A letter from his brothers reached William Laidlaw in the Highlands sometime early in the eighteen-thirties. They complained of not hearing from him for three years, and told him that his father was dead. It did not take him very long, once he was sure of that, to start making his plans to go to America. He asked for and was given a letter of reference from his employer, Colonel Munro (perhaps one of the many Highland landowners who had made sure of profitable sheep-rearing by hiring Borders men as their factors). He waited until Mary’s fourth baby boy was born – this was my great-grandfather Thomas – and then he bundled up his family and set out. His father and his brothers had spoken of going to America, but when they said that, it was really Canada they meant. William spoke accurately. He had discarded the Ettrick Valley for the Highlands without the least regret, and now he was ready to get out from under the British flag altogether–he was bound for Illinois.
They settled in Joliet, near Chicago.
There in Joliet, on the 5th of January, in either 1839 or 1840, William died of cholera, and Mary gave birth to a girl. All on the one day.
She wrote to the brothers in Ontario – what else could she do? – and in the late spring when the roads were dry and the crops were planted Andrew arrived with a team of oxen and a cart, to carry her and her children and their goods back to Esquesing.
“Where is the tin box?” said Mary. “I saw it last thing before I went to bed. Is it in the cart already?”
Andrew said that it was not. He had just come back from loading the two rolls of bedding, wrapped up in canvas.
“Becky?” said Mary sharply. Becky Johnson was right there, rocking back and forth on a wooden stool with the baby in her arms, so surely she might have spoken if she knew the whereabouts of the box. But she was in a sulky mood, she had said barely a word that morning. And now she did nothing but shake her head slightly, as if the box and the packing and loading and the departure, which was close at hand, meant nothing to her.
“Does she understand?” said Andrew. Becky was half Indian and he had taken her for a servant, till Mary explained that she was a neighbor.
“We’ve got them too,” he said, speaking as if Becky had no ears in her head. “But we don’t have them coming in and sitting down in the house like that.”
“She has been more help to me than anybody,” Mary said, trying to shush him. “Her father was a white man.”
“Well,” said Andrew, as if to say there were two ways of looking at that.
Mary said, “I can’t think how it would disappear from in front of my eyes.”
She turned away from her brother-in-law to the son who was her chief comfort.
“Johnnie, did you happen to see the black tin box?”
Johnnie was sitting on the lower bunk, now bare of bedclothes, keeping a watch over his younger brothers Robbie and Tommy, as his mother had asked him to. He had invented a game of dropping a spoon between the slats onto the plank floor, and having them see who could pick it up first. Naturally Robbie always won, even though Johnnie had asked him to slow down and give his smaller brother a chance. Tommy was in such a state of excitement that he did not seem to mind. He was used to this situation anyway, as the youngest.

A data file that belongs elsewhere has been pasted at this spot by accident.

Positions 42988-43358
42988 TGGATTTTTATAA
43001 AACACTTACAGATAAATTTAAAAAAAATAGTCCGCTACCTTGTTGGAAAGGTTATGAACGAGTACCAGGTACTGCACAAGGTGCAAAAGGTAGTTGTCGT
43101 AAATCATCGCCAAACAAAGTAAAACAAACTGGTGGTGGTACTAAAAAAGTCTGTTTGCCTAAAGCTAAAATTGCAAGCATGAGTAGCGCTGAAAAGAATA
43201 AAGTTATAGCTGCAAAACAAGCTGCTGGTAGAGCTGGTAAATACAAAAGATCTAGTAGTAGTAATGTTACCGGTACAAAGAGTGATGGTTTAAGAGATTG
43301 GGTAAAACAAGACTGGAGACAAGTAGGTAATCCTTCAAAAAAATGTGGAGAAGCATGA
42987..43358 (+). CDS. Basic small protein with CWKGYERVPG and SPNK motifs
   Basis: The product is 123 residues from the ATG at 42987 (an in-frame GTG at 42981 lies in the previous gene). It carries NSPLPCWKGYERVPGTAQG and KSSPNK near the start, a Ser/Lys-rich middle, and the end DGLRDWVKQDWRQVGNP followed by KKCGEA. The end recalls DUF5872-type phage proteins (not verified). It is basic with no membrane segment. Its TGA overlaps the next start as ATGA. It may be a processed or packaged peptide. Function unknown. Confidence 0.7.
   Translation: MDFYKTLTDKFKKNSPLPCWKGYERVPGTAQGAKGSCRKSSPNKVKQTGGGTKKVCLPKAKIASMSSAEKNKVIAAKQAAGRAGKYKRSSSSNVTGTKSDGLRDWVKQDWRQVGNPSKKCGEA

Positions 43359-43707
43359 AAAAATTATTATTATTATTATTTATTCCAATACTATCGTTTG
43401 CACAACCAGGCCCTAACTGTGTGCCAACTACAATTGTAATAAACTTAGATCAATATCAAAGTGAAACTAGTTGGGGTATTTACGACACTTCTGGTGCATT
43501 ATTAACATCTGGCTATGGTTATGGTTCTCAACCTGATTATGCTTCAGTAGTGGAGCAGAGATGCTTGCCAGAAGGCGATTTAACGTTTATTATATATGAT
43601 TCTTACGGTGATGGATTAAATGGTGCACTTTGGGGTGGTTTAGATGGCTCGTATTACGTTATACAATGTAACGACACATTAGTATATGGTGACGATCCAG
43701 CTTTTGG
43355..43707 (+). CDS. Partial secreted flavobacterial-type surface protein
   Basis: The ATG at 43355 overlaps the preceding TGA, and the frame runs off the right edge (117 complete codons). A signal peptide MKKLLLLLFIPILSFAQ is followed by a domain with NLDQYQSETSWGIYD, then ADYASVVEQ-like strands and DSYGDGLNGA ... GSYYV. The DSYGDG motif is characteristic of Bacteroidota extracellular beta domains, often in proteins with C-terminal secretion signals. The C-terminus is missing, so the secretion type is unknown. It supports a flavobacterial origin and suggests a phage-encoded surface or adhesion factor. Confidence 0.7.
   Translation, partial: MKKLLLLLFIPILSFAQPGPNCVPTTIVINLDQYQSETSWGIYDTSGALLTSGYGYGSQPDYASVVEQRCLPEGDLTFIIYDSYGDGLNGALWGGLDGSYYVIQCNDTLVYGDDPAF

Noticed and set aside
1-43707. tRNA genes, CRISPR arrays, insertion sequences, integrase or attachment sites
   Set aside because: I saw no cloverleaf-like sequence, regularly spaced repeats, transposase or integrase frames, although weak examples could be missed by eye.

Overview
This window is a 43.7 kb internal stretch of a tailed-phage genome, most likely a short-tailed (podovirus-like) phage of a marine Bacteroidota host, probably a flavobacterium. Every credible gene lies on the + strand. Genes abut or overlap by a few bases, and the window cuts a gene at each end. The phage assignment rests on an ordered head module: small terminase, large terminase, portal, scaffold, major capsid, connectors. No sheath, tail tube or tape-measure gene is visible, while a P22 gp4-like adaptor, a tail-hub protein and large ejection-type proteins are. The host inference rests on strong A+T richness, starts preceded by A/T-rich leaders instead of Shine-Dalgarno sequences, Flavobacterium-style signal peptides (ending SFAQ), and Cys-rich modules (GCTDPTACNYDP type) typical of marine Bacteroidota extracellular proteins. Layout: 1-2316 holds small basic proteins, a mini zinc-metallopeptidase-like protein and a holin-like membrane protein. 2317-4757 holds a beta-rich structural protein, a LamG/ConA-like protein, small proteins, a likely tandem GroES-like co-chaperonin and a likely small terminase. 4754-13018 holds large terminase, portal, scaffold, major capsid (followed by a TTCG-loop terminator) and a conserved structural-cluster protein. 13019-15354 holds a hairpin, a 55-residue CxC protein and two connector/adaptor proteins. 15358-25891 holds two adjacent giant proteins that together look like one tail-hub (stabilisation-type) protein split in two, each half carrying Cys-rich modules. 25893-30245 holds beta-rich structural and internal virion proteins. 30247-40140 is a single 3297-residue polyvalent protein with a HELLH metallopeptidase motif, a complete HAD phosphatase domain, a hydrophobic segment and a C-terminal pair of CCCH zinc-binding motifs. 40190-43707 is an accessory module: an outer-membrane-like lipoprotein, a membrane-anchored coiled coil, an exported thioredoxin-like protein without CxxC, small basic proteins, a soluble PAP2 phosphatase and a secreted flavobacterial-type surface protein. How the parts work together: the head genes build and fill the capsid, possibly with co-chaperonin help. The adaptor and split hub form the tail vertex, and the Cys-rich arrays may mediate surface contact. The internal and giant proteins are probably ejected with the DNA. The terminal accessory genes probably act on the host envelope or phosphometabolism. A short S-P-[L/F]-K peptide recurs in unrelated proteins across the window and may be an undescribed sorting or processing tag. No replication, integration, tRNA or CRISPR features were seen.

Johnnie shook his head, preoccupied. Mary expected no more than that. But in a moment he spoke, as if just recollecting her question.
“Jamie’s setting on it. Out in the yard.”
Not only sitting on it, Mary saw when she hurried out, but he had covered it with his father’s coat, the coat Will had been married in. He must have got that out of the clothes trunk that was already in the cart.
“What are you doing?” cried Mary, as if she couldn’t see. “You’re not supposed to touch that box. What are you doing with your father’s coat after I packed it up? I ought to smack you.”
She was aware that Andrew was watching, and likely thinking that was a poor enough reprimand. He had asked Jamie to help him load the trunk and Jamie had done so, reluctantly, but then he had slipped away, instead of hanging around to see what more he could help with. And yesterday, when Andrew first arrived, the boy had pretended not to know who he was. “There’s a man out in the road with a cart and an ox team,” he had said to his mother, as if no such thing was expected and was of no concern to him.
Andrew had asked her if the lad was all right. All right in the head, was what he meant.
“His father’s dying was a hard matter for him,” she said.
Andrew said, “Aye,” but added that there’d been time to get over it, by now.
The box was locked. Mary had the key to it around her neck. She wondered if Jamie had meant to get into it, not knowing that. She was ready to weep.
“Put the coat back in the trunk,” was all she could say.
In the box were Will’s pistol and such papers as Andrew needed concerning the house and land, and the letter Colonel Munro had written before they left Scotland, and another letter, that Mary herself had sent to Will, before they were married. It was in reply to one from him – the first word she’d had since he left Ettrick, years before. He said in it that he remembered her well and had thought that by now he would have heard of her wedding. She had replied that in such case she would have sent him an invitation.
“Soon I will be like the old almanacks left on the shelf, that no person will buy,” she wrote. (But to her shame, when he showed her this letter long afterwards, she saw that she had spelled “buy” by. Living with him, having books and journals around, had done a power of good for her spelling.)
It was true that she was in her twenty-fifth year when she wrote that, but she was still confident of her looks. No woman who thought herself lacking in that way would have dared such a comparison. And she had finished off by inviting him, as plain as any words could do it. If you should come courting me, she had said, if you should come courting me some moonlight night, I think that you should be preferred before any.
What a chance to take, she said when he showed her that. Did I have no pride?
Nor I, he said.